Dr. Bronner's gets high marks by the Environmental Working Group and their soaps have about a million different uses (well, technically 18, but still!) meaning less to buy and therefore less packaging or product wasted. The company's 2018 environmental and social responsibility report shows a real commitment to sourcing high quality ingredients and treating workers fairly.

Dr. Bronner's Pure Liquid Castile Soap ($15.99)

3. Soapply

Makers of some of the cleanest hand soaps around, Soapply is a company founded on the philanthropic mission to bring soap to schoolchildren in the developing world. Packaged in recycled glass bottles, they aim to do the planet a solid too.

Soapply Liquid Hand Wash ($25)

4. Aunt Fannie's

Aunt Fannie's entire product line was awarded an "A" ranking by the Environmental Working Group, and their cleaning vinegars were designed to promote the home's microbiome with a super-simple ingredient list of essential oils and vinegars. The company recently announced that they'll be available in Target, too.

Aunt Fannie's Cleaning Vinegars ($6.99)

5. Brandless

Brandless is an online marketplace that cuts out the middle man to offer food and household products for $3 or less per item. Their brand new cleaning line is free of phthalates and dyes and EPA Safer Choice certified. An entire cleaning arsenal for less than $10? We'll take it.

6. Mrs. Meyer's

Mrs. Meyers is super transparent about every ingredient in their bottles and exactly what it does—even the 2% of their formulas that are not derived from plants. While we'd love to see this number go down to 0, Mrs. Meyer's is still a better option than most and comes in a variety of products from surface cleaners to body soaps.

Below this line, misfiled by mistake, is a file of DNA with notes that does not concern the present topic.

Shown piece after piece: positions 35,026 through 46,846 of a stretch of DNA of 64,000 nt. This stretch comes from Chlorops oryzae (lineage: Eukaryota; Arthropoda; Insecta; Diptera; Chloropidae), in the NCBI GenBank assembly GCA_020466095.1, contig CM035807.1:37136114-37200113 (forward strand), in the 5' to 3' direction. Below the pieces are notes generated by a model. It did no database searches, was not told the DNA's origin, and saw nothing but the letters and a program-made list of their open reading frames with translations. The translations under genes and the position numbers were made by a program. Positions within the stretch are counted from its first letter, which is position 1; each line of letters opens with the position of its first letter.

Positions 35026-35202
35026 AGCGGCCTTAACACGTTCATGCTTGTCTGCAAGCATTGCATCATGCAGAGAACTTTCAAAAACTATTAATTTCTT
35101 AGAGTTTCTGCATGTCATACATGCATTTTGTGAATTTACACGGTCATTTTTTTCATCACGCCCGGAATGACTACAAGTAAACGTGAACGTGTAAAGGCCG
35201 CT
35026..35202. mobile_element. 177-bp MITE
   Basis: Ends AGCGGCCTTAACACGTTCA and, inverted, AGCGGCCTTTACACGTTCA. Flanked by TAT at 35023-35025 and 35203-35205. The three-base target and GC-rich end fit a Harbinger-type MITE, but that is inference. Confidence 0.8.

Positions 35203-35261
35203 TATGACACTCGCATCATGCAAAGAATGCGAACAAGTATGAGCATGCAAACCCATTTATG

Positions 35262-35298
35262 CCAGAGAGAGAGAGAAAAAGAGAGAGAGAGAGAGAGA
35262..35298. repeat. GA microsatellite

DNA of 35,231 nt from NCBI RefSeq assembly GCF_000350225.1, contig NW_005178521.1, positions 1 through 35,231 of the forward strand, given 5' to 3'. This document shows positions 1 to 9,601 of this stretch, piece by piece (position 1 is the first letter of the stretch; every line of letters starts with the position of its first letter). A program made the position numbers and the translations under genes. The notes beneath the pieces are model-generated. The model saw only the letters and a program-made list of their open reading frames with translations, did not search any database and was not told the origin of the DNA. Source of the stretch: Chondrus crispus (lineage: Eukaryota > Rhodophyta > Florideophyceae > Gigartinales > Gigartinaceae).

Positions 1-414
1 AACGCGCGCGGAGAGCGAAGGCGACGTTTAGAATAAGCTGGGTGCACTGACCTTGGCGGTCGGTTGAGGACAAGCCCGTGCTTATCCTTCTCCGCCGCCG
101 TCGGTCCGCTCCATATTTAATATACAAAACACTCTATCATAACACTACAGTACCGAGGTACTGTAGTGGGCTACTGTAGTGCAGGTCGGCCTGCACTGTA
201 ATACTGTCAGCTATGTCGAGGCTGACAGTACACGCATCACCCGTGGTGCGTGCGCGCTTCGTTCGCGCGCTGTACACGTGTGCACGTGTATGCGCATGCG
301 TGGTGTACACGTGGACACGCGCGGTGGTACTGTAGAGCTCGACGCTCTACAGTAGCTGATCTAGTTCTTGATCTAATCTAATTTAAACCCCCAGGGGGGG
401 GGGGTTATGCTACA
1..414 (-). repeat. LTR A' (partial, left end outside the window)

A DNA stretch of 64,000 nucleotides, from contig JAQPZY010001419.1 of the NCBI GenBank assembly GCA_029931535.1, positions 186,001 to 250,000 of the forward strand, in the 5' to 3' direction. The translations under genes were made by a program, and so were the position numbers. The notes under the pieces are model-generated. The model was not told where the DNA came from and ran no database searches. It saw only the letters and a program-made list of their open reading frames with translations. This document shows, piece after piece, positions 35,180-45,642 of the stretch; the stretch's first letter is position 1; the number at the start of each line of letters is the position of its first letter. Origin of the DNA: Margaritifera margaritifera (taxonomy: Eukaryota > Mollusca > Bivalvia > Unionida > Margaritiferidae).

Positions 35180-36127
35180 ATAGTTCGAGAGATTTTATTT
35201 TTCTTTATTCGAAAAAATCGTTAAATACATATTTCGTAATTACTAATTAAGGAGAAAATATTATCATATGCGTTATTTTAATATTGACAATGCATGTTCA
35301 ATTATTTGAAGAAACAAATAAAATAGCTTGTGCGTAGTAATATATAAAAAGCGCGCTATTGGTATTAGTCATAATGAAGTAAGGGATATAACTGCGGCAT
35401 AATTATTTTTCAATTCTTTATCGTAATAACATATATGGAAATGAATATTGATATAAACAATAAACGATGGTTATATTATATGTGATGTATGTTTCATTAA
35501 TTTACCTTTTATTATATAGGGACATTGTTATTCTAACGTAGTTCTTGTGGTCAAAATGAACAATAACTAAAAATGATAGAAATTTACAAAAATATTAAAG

Mrs. Meyer's Multi-Surface Everyday Cleaner ($3.99)

7. Lion Bear Naked Soap Co.

Produced in a zero-waste facility, Lion Bear soaps are made with clean ingredients and will soon packaged in bottles that are totally compostable. The Dallas-based company sources its mostly organic ingredients from nearby farms farms has a laundry list of "unacceptable additives" on its site.

Lion Bear Every Thing Cleaner ($8.50)

Another option? Skip the store altogether and make this the year you finally mix up your own cleaners with this DIY how-to.

Emma Loewe author page.
Emma Loewe
mbg Sustainability + Health Director

Emma Loewe is the Sustainability and Health Director at mindbodygreen and the author of Return to Nature: The New Science of How Natural Landscapes Restore Us. She is also the co-author of The Spirit Almanac: A Modern Guide To Ancient Self Care, which she wrote alongside Lindsay Kellner.

Emma received her B.A. in Environmental Science & Policy with a specialty in environmental communications from Duke University. In addition to penning over 1,000 mbg articles on topics from the water crisis in California to the rise of urban beekeeping, her work has appeared on Grist, Bloomberg News, Bustle, and Forbes. She's spoken about the intersection of self-care and sustainability on podcasts and live events alongside environmental thought leaders like Marci Zaroff, Gay Browne, and Summer Rayne Oakes.